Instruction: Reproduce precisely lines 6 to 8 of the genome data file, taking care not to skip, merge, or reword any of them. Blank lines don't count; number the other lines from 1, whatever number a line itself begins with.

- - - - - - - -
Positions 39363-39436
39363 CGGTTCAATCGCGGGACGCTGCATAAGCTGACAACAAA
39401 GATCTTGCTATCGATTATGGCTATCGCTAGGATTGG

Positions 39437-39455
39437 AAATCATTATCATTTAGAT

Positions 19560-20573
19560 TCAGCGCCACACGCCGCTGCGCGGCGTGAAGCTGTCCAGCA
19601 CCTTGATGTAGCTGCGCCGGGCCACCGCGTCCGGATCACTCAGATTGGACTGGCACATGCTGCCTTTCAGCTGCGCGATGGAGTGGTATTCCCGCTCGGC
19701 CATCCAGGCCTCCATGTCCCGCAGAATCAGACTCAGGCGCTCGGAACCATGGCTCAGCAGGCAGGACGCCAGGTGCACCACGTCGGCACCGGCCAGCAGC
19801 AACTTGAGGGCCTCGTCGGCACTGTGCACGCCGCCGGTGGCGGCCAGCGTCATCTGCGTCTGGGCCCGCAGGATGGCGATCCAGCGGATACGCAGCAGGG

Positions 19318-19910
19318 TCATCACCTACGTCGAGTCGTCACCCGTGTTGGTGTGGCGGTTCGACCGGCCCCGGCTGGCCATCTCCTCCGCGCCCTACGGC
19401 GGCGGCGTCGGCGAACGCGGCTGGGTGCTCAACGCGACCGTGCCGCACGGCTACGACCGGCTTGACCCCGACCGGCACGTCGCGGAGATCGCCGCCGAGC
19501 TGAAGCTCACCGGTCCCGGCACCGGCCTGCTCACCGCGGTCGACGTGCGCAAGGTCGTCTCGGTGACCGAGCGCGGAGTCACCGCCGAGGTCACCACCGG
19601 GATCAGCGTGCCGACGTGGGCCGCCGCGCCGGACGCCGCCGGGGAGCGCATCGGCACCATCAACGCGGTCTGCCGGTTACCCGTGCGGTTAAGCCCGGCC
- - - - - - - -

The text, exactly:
Positions 19560-20573
19560 TCAGCGCCACACGCCGCTGCGCGGCGTGAAGCTGTCCAGCA
19601 CCTTGATGTAGCTGCGCCGGGCCACCGCGTCCGGATCACTCAGATTGGACTGGCACATGCTGCCTTTCAGCTGCGCGATGGAGTGGTATTCCCGCTCGGC